A variable is an identifier or name that can be assigned a value, and a value has, or
will have, a type at runtime (when the program runs). An example is found in the following
statement, where the variable
x is assigned the value
100 by the equals sign.
x = 100
Now the local variable
x holds the value
100. But, hey, what type is it? Looks like an integer to me—how
about you? And what does Ruby think?
Many modern programming languages, like C++ and Java, are statically typed. This basically means that a variable is assigned a type at the time it is declared, and, because these languages are also strongly typed, the variable remains that type unless it is cast into a different type, if it is possible to do so.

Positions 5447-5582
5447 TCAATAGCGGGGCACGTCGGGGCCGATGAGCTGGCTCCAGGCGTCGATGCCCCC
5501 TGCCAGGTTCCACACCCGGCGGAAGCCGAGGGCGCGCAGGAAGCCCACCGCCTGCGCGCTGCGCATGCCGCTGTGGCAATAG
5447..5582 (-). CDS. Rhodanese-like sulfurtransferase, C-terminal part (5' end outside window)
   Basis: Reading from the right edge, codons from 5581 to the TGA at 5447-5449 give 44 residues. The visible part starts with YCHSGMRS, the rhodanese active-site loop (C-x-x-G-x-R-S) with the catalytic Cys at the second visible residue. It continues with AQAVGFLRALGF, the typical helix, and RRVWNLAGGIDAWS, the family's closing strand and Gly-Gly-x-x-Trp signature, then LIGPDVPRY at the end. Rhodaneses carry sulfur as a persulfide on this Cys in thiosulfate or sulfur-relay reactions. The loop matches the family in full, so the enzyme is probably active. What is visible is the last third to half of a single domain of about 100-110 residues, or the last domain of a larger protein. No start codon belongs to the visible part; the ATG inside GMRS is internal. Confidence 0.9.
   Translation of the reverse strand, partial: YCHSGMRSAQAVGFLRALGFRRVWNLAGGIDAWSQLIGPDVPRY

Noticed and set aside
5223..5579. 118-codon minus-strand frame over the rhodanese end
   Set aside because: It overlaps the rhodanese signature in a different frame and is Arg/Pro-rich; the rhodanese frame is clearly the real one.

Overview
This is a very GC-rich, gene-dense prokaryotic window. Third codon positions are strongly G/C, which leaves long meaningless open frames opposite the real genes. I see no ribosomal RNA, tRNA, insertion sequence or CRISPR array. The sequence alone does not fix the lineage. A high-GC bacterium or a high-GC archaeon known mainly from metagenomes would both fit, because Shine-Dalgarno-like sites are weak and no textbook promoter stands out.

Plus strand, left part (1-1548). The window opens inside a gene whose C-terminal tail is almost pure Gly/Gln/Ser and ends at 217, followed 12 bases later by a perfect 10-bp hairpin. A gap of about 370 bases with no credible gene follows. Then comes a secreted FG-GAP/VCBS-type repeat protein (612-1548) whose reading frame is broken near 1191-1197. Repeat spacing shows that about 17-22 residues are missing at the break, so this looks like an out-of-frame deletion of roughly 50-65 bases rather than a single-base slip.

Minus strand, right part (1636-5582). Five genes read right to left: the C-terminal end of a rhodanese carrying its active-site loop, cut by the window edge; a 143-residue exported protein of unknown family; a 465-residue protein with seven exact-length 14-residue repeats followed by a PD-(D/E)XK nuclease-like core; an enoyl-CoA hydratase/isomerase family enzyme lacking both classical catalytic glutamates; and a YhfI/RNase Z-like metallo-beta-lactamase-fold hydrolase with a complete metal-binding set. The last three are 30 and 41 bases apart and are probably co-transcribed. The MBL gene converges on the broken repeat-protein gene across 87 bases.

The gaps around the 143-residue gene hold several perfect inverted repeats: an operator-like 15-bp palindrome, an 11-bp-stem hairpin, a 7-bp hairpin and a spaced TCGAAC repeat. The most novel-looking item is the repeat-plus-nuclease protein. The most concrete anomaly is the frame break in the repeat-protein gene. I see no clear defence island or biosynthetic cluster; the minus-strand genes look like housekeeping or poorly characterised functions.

For example, in Java, you would declare variables with the types (
int) on the left:
int months = 12; int year = 2007;
Ruby doesn't have type declarations. It just assigns values to variables, like this:
months = 12 year = 2007
You could use a semicolon at the end of the line if you wanted, but a newline character is all you really need.
The values in
year are clearly integers, but
you didn't have to give them a type because Ruby does that for you, automatically. It's
called dynamic or duck typing.
This is how duck typing works: if you observe an aquatically competent bird, and it walks like a duck, quacks like a duck, flies like a duck, and swims like a duck, well, by George, it's probably a duck. Ruby likewise looks at a value assigned to a variable, and if ...